desks for wheelchair users have this feature! My arm support is cheap, easy to make, completely
uncomplicated, and part of my desk itself. I use a piece of plywood with a deep cutout so that it wraps
around my waist and extends far enough back to support my elbows. This tray slides out from under the desk
top and rests on my wheelchair arm rests, providing support at just the right height for shoulder comfort.
I have to rotate my wheelchair joystick to fit underneath, and then slide the tray out over me. At the time
I designed this desk , I was still able to reach the tray and pull it out, as well as use the keyboard. I
can't do either of those things now, but the pull out tray is easy for my caregivers. The wrap around me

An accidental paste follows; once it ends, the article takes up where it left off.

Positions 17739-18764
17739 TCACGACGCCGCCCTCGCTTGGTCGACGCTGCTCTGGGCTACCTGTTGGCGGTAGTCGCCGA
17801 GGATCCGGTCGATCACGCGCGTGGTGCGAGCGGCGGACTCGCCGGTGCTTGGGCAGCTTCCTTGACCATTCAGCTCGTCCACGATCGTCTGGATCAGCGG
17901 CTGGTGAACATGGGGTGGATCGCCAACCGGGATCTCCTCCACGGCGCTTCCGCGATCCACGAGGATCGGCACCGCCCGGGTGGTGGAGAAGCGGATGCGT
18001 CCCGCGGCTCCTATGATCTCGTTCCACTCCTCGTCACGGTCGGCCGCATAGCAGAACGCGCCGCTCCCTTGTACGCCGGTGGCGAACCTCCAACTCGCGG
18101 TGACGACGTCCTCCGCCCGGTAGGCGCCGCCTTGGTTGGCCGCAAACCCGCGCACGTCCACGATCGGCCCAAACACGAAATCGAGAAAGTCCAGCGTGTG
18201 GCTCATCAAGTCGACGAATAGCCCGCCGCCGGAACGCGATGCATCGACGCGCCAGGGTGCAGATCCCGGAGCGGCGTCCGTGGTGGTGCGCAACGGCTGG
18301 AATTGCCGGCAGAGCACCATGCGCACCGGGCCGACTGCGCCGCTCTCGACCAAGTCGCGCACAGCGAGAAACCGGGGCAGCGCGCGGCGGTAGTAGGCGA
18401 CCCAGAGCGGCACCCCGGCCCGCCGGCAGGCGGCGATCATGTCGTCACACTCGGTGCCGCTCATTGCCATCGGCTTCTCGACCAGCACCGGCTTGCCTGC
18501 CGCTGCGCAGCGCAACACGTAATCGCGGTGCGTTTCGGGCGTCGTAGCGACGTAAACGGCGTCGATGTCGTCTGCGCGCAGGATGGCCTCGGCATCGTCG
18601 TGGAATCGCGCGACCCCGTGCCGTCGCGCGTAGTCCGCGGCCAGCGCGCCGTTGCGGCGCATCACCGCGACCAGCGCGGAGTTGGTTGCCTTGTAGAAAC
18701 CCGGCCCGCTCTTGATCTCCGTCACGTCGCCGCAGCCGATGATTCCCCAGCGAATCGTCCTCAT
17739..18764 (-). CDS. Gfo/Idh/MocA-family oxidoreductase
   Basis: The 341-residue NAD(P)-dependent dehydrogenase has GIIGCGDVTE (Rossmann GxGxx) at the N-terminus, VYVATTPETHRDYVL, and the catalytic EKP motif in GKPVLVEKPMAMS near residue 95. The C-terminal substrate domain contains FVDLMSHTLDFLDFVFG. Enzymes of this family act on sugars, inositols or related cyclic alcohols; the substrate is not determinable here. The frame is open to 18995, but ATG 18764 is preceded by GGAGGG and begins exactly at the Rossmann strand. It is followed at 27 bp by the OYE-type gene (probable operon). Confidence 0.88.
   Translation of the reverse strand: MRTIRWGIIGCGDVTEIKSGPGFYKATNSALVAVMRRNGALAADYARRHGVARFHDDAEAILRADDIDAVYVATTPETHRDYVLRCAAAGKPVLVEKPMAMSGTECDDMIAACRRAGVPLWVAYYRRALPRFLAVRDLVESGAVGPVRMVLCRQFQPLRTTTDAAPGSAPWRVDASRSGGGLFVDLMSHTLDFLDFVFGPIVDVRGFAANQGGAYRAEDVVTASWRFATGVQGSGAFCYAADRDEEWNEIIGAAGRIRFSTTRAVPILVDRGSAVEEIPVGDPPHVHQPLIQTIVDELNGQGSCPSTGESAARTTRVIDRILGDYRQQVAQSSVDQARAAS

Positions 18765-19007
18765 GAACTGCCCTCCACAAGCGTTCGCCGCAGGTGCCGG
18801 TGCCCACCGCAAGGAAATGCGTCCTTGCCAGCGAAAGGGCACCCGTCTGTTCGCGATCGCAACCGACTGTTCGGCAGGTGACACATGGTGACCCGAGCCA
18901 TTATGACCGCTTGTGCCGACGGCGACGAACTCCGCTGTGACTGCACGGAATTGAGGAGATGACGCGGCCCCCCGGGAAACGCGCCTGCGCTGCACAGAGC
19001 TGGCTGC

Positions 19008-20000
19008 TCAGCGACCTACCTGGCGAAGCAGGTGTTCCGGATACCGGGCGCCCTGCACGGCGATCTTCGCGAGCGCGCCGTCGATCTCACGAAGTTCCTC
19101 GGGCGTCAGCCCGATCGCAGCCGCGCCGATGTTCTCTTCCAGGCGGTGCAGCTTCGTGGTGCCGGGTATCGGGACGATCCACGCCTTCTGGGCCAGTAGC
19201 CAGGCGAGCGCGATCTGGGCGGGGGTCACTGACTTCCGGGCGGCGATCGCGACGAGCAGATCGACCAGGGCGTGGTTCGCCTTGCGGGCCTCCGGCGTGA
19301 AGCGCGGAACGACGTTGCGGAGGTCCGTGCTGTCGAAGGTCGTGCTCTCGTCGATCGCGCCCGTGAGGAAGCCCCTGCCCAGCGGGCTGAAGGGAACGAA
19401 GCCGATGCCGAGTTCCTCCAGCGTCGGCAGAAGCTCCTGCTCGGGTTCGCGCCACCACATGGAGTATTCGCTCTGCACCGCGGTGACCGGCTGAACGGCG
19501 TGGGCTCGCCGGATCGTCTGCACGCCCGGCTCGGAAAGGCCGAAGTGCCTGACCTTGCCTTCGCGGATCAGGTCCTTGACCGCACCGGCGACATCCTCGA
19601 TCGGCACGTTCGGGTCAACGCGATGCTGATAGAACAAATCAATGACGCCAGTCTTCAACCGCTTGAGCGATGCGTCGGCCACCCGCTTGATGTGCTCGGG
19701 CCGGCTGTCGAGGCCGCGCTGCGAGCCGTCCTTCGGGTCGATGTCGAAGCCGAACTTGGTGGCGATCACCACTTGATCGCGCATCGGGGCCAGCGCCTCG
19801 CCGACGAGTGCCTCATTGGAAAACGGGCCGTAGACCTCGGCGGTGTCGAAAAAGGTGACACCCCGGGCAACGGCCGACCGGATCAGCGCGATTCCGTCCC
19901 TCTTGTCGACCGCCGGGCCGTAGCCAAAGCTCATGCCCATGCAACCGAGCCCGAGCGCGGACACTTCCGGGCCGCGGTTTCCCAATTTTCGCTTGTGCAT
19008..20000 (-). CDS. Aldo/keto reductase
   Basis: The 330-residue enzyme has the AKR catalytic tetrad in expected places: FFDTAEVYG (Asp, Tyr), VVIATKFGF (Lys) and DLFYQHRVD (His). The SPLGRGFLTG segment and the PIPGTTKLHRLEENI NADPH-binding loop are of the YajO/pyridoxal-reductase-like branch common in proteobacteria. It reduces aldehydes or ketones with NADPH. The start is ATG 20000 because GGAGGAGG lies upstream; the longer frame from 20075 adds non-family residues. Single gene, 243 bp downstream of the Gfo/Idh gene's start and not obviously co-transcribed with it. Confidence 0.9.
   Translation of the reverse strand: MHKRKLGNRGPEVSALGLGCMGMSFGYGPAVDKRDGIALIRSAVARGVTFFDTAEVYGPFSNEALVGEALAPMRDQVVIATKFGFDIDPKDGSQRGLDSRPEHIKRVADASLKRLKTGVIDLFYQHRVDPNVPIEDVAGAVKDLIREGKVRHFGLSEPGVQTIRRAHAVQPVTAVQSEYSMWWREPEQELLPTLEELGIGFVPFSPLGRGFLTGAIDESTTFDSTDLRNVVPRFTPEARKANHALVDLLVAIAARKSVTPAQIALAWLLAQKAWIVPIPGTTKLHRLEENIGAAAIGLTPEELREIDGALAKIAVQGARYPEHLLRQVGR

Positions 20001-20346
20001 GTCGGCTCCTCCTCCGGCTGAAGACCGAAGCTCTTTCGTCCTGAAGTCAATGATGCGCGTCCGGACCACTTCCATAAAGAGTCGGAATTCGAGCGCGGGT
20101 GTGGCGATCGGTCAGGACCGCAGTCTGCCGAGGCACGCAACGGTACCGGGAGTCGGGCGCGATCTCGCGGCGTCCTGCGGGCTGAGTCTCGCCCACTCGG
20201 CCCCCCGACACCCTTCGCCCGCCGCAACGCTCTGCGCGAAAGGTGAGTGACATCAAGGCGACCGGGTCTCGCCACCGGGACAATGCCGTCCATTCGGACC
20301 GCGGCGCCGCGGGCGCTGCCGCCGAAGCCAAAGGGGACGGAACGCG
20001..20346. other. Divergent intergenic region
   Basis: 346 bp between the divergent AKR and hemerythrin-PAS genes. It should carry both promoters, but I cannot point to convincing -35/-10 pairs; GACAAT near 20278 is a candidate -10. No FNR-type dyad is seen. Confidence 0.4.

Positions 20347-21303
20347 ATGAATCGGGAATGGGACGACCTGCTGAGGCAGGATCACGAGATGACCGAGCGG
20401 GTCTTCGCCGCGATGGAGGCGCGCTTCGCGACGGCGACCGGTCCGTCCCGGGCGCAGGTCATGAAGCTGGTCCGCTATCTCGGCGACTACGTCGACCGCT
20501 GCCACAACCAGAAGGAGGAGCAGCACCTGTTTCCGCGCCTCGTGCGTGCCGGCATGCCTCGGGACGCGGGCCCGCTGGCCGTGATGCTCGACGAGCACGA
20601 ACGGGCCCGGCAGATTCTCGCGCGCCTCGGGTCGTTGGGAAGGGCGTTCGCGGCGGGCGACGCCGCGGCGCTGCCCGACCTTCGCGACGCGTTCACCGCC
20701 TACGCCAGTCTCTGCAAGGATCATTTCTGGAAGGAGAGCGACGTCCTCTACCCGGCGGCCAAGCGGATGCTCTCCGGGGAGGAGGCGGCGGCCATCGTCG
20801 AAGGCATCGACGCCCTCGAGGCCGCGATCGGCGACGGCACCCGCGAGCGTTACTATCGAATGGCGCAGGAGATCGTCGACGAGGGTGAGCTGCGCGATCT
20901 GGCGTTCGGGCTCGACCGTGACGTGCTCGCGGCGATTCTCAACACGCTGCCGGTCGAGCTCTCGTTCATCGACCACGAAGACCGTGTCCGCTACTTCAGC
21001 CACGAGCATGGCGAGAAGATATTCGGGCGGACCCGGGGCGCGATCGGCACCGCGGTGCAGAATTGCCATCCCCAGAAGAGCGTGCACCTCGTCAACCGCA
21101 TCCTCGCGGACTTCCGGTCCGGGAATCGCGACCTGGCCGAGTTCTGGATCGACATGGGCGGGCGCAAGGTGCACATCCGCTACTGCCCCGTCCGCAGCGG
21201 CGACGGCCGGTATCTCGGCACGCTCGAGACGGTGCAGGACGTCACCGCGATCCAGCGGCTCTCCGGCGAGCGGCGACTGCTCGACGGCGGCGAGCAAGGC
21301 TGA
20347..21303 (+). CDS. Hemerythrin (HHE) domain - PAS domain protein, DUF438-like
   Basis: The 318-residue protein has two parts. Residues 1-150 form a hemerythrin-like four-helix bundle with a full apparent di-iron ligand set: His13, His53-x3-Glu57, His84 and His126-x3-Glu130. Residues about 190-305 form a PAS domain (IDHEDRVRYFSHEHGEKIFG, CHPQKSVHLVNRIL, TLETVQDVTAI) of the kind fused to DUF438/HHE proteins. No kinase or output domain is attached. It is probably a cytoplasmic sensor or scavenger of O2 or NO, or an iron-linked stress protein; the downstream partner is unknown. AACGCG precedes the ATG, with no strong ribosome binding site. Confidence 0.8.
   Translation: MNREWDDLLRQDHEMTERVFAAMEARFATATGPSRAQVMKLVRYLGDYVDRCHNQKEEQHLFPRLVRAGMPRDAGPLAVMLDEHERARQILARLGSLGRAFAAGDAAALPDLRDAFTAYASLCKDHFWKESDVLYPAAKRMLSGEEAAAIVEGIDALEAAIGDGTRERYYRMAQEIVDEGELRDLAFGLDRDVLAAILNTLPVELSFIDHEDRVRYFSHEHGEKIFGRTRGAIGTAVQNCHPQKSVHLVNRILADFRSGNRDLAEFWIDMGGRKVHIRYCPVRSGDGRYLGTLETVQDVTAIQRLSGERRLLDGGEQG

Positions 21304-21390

tray made it possible for me to use the keyboard much longer, and the mouse even now with minimal wrist
I can also use the tray as a portable tray for my wheelchair. It is held onto my chair with two short
bungee cords (the blue straps) that hook through two small holes drilled into the back edge of the tray and
then down to hook on the wheelchair frame. It is a really inexpensive, quick to set up, roomy solution for
computing anywhere I go, but requires assistance to set up even if you have arm strength.
2 Bookshelves (or 1 bookshelf and one cabinet)
Any 30" wide bookshelf will work for the bookshelf end of the desk . I chose one with doors on
the bottom to hide clutter. These are generally 16" deep. If the overall length of the desk
needs to be minimized, look for a plain bookshelf about 6 or8" deep.
I could not find a matching cabinet the right dimensions for the printer cabinet end. All were
either too low, or several inches wider that the desk top. It was just as economical to buy a second
bookshelf and cut it off at the right height. Again, if the overall length of the desk needs to be